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March 1, 2013
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News about the nuclear technologies industry

  News Roundup 
  • Georgia Power adjusts schedule for new Ga. reactors
    The two new reactors being developed at Plant Vogtle in Georgia are now expected to come online in the fourth quarter of 2017 and the fourth quarter of 2018, according to Georgia Power, a subsidiary of Southern Co. The units were anticipated to start up in April 2016 and April 2017. The adjustment in the timeline is "associated with the time required to obtain Nuclear Regulatory Commission approval of the plant design, the translation of the certified design into approved construction drawings, and the rate of production of certain structures comprising the nuclear island," the company said. Platts (2/28) LinkedInFacebookTwitterEmail this Story
  • SMR advocate defends government-private partnerships for projects
    Proponents of small modular reactors defended the federal government's move to provide cost-sharing support for the projects. This comes after a budget watchdog group said that such technology is unproven and a waste of taxpayer money. "Without government support, it would be a much slower proposition, and my concern is time," said author Reese Palley. Pittsburgh Post-Gazette (2/28) LinkedInFacebookTwitterEmail this Story
  • NRC, SCE discuss restart plan for San Onofre
    Southern California Edison and the Nuclear Regulatory Commission met this week to address the utility's plan for the restart of the Unit 2 reactor of the San Onofre nuclear plant in California. SCE seeks to operate the facility at 70% capacity for five months, then shut it down to inspect steam generator tubes. The parties, however, are at odds about whether the proposal follows technical standards in the license for the unit. Reuters (2/28) LinkedInFacebookTwitterEmail this Story
  Policy Watch 
  • NRC gets input from lawmakers over new nuclear safety rules
    Several Democratic House lawmakers criticized the Nuclear Regulatory Commission's timeframe to implement post-Fukushima Daiichi safety rules for U.S. nuclear plants. House Republican Ed Whitfield, R-Ky., said the time and expense of regulations must be considered. "We need to ensure that any additional regulatory costs are justified by real safety benefits," he said. The Hill/RegWatch blog (2/28) LinkedInFacebookTwitterEmail this Story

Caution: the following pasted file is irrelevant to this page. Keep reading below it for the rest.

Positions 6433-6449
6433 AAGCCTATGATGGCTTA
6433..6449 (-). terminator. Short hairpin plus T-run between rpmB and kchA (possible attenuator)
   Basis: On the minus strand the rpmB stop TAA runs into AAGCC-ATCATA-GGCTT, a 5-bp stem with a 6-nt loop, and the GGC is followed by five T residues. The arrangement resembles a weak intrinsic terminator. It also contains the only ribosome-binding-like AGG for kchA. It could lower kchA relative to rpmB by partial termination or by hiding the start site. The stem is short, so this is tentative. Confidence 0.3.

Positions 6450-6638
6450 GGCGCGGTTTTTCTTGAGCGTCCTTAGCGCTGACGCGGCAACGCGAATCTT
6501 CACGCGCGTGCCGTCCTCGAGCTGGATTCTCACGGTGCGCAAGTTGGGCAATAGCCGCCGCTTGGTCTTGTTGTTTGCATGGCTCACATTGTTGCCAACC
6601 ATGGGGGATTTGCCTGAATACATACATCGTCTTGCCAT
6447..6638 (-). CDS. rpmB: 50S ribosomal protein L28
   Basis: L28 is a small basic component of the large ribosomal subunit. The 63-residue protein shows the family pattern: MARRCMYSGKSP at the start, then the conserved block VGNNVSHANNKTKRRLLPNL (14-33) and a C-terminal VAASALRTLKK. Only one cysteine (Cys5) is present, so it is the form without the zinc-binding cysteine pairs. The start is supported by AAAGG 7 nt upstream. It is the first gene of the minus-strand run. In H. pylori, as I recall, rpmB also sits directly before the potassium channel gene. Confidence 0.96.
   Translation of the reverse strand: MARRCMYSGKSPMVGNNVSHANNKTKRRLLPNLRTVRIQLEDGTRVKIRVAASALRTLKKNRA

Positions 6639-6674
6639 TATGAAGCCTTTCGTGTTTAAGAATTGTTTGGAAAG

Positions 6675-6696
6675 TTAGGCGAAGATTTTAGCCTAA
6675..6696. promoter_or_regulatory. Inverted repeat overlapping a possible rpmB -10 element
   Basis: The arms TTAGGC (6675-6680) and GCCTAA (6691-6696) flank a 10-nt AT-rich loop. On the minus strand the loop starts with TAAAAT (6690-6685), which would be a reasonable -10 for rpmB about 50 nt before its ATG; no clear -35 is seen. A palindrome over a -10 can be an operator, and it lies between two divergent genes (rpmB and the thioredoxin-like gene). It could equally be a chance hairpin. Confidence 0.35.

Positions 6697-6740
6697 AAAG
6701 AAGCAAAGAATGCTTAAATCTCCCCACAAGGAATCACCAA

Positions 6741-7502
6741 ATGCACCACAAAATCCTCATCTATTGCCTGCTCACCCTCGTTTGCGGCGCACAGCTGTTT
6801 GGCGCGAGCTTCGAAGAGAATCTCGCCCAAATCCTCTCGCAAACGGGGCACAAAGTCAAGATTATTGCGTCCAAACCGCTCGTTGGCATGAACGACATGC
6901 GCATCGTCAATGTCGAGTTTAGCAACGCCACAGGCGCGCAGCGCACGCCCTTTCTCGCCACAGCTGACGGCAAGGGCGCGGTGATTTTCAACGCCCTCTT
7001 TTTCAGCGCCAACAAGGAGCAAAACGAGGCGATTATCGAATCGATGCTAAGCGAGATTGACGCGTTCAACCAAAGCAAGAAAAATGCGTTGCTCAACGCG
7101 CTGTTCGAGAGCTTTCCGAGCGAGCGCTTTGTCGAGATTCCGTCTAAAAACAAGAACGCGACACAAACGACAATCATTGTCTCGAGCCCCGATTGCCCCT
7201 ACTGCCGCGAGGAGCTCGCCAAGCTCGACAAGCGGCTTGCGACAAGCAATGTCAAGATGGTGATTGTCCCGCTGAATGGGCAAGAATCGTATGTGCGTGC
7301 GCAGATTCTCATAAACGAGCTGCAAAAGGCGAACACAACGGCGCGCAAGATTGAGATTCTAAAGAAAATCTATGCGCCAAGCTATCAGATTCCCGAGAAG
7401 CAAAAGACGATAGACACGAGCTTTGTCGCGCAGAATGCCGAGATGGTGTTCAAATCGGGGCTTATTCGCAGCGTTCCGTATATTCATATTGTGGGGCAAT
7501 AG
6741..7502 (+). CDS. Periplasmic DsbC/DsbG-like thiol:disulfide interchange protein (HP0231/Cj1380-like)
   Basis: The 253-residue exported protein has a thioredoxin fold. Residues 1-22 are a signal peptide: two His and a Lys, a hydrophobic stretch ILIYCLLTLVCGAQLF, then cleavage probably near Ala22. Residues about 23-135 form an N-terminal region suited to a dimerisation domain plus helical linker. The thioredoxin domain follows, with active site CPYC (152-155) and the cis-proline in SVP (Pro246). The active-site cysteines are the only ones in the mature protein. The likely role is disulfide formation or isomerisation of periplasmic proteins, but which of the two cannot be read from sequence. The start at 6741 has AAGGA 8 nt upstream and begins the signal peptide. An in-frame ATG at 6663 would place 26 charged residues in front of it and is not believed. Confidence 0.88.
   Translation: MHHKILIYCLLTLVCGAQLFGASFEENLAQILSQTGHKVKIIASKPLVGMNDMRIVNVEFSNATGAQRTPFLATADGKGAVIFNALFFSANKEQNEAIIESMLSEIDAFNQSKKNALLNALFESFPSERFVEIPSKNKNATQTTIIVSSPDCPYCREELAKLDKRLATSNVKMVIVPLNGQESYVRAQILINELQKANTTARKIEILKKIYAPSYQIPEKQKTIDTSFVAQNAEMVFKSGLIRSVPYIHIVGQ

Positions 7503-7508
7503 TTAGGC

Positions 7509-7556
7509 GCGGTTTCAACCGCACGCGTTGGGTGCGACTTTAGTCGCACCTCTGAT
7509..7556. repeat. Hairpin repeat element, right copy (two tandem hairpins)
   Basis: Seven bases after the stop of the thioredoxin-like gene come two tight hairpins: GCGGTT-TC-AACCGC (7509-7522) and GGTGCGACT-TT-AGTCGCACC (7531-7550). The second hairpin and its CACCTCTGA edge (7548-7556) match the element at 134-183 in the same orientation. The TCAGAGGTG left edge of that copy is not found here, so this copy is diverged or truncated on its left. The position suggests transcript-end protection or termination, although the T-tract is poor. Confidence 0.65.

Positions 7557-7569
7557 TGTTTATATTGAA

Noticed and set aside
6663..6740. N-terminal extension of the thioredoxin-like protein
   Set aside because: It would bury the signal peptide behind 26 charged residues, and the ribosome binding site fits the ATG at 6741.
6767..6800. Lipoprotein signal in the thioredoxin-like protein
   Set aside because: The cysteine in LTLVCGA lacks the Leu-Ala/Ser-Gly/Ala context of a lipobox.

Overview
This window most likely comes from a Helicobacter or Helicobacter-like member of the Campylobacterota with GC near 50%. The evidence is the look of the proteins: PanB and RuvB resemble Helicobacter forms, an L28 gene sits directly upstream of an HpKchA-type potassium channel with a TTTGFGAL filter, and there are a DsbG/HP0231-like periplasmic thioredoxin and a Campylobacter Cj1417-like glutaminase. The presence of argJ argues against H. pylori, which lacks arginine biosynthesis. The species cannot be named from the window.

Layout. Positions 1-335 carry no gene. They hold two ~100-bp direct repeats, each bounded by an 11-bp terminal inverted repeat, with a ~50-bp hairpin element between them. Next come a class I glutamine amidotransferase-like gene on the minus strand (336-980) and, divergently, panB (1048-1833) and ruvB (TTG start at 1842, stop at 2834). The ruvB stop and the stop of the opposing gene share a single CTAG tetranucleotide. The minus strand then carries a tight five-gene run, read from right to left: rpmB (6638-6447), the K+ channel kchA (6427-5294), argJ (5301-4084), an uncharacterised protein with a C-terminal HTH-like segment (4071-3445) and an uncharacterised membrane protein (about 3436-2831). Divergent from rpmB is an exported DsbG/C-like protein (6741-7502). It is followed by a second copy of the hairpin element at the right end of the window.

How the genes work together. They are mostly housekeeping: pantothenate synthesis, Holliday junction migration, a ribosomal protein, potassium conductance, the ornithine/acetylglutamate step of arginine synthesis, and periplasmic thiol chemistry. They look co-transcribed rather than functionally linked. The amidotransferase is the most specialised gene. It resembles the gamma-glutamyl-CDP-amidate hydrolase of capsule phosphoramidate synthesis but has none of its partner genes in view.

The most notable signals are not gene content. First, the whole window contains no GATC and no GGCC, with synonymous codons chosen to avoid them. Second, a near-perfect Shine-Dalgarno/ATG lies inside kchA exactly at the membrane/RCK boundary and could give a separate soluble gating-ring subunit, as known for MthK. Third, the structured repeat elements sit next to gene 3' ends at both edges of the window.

Management & Leadership 
  • Awards are a crude measure of creativity
    Two German advertising agencies have withdrawn from the awards ceremonies traditionally used to recognize the most successful creative work. That's because more precise metrics are available, making such ceremonies redundant, Werner Reinartz and Peter Saffert write. "Once the business world starts to realize this ... we'll find out a lot more about what types of creativity work best in what context. And then we can consign all those plaques and statuettes to the boxroom," they argue. Harvard Business Review online/HBR Blog Network (2/27) LinkedInFacebookTwitterEmail this Story
  • How to run a company full of productive geniuses
    Good leadership is not only about unlocking your workers' talents, but managing them for the best cohesive performance, says John Peoples, vice president of global franchise marketing and innovation at Merck Consumer Care. The key, Peoples says, is "trying to find a unique perspective in each one of the people who make up the organization and figure out how all of those unique perspectives work together." SmartBrief/SmartBlog on Leadership (2/27) LinkedInFacebookTwitterEmail this Story
  • Japan PM pledges to authorize reactor restarts this year
    Japanese nuclear plants that pass stricter safety rules will be given the go-ahead to restart later in the year, Prime Minister Shinzo Abe said. Japan learned that tougher rules were necessary after the Fukushima Daiichi incident, and such standards will be implemented "without compromise," Abe said. The country will continue to find other means to lessen its nuclear energy reliance, he added. The New York Times (tiered subscription model) (2/28) LinkedInFacebookTwitterEmail this Story
Mediocrity knows nothing higher than itself, but talent instantly recognizes genius."
--Sir Arthur Conan Doyle,
Scottish-born writer

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